Having assessed the cervix, the colposcopist is now in a position to determine whether the lesion may be treated by one of two methods, namely excision or local destruction with preoperative biopsy. The choice as to which to use depends on certain criteria that must be considered by the colposcopist. These are as follows.

  1. Is there any suspicion, within the atypical transformation zone, of the presence of invasive cancer? If there is evidence, then the procedure must be excision. Any extensive (large area) major-grade lesion must also be regarded as an indication for excision, as it has been shown that invasive cancer is most likely to arise from a large CIN3 lesion.
  2. Is the colposcopy satisfactory (adequate) or unsatisfactory (inadequate)? Any significant extension of a lesion within the endocervix must be viewed with suspicion and is usually a contraindication to local destruction.
  3. Is there a correlation between the cytology and the colposcopy? For example, the colposcopic finding of a supposedly low-grade lesion and the cytologic report of the presence of a high-grade lesion would indicate that the lesion should be excised.

  4. Is the transformation zone fully visible? Is it a small or large lesion? Prendiville, in 2003, first proposed a geographical classification of the transformation zone and options of treatments according to the type of transformation zone (Table 7.2).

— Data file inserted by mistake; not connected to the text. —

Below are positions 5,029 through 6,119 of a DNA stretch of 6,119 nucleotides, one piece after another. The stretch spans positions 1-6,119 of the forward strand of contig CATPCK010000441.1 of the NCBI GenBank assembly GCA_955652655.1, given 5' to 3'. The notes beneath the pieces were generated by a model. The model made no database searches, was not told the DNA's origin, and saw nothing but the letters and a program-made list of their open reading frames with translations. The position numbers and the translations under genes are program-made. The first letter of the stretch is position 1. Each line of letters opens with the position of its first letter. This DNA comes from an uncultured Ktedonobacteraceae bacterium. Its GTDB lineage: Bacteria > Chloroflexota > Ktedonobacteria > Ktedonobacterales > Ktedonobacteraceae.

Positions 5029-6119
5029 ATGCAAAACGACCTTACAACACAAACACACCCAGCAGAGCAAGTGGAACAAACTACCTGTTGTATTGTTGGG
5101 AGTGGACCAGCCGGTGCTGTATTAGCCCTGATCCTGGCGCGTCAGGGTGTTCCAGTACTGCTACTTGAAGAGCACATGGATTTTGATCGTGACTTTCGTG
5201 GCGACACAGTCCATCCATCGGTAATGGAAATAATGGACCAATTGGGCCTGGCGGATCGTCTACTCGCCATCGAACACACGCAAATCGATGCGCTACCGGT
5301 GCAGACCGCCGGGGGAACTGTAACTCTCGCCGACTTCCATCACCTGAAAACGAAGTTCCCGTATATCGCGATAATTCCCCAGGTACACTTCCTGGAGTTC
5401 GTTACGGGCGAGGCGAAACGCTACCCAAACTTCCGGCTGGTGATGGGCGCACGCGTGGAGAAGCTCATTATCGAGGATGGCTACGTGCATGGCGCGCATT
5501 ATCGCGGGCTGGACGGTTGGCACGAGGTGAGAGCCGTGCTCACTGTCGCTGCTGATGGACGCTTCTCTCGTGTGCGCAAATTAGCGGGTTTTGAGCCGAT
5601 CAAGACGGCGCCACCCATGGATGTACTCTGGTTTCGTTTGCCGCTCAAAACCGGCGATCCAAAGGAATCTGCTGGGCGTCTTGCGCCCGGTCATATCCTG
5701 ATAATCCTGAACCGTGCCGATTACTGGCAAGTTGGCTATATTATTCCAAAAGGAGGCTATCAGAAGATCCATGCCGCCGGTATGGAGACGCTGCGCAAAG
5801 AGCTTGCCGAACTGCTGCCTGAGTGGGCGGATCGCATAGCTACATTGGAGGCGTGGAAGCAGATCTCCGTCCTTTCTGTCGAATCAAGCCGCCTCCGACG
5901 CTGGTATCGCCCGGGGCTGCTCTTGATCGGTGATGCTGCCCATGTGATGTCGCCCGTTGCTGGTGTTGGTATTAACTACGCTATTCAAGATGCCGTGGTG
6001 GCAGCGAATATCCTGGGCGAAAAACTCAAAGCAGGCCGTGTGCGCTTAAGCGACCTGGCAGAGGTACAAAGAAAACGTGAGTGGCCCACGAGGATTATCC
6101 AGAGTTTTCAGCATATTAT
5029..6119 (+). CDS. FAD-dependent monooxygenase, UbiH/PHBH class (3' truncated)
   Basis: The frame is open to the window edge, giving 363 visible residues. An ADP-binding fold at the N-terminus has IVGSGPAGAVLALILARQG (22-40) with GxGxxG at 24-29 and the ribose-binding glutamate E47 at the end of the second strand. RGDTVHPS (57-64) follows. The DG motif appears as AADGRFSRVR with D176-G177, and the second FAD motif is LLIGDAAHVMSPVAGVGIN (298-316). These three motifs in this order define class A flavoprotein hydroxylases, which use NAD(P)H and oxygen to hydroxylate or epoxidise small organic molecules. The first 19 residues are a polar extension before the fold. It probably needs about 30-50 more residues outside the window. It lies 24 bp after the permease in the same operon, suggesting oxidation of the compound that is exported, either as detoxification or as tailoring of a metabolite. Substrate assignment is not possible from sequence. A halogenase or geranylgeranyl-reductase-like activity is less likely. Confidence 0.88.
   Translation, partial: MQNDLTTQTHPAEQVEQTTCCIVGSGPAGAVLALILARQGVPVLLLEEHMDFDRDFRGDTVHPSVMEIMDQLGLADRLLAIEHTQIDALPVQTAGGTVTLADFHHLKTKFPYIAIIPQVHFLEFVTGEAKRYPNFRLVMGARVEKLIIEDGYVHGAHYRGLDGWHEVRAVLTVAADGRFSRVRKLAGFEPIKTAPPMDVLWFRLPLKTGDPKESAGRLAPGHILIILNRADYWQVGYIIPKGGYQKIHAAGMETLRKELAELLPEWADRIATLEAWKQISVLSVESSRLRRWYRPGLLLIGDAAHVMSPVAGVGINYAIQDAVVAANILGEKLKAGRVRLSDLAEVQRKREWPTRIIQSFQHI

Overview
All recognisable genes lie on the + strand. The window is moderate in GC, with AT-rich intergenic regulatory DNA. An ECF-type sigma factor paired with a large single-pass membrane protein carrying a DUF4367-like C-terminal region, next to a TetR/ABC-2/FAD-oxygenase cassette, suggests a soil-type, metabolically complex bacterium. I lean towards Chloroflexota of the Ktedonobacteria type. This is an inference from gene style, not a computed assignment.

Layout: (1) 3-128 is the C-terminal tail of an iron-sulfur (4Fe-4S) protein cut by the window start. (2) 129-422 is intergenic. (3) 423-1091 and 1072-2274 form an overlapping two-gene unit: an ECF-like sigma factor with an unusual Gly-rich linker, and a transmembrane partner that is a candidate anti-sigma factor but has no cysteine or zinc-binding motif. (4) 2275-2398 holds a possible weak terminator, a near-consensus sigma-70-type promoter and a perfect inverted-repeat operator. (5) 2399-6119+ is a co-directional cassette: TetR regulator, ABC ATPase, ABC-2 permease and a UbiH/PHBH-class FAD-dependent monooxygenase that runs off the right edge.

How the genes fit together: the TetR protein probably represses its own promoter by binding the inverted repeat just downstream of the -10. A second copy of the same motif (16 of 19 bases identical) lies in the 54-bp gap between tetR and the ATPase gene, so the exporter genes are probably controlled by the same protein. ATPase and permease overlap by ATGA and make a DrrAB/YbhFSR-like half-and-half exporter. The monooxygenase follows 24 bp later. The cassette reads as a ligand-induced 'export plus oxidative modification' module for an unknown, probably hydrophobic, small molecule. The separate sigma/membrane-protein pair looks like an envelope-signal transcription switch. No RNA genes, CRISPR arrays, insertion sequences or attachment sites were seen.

Table 7.2 Treatment options according to type of transformation zone

Type Size Site and visibility Treatment options
Type 1 Small

Completely ectocervical



Destructive treatments

Type 1 Large

Completely ectocervical


LLETZ/LEEP (wider loop)

Destructive treatments


Type 2 Small

Partially endocervical


LLETZ/LEEP (wider loop)


Type 2 Large

Partially endocervical


LLETZ/LEEP (wider loop)


Laser cone

Type 3 Small

Partially endocervical

Not fully visible

LLETZ/LEEP (deeper/longer loop)


Laser cone

Type Large

Partially endocervical

Not fully visible

LLETZ/LEEP (deeper/longer loop)


Laser cone

Cold knife cone

LEEP, loop electrodiathermy excision procedure; LLETZ, large loop excision of the transformation zone; NETZ, needle excision of the transformation zone; SWETZ, straight wire excision of the transformation zone.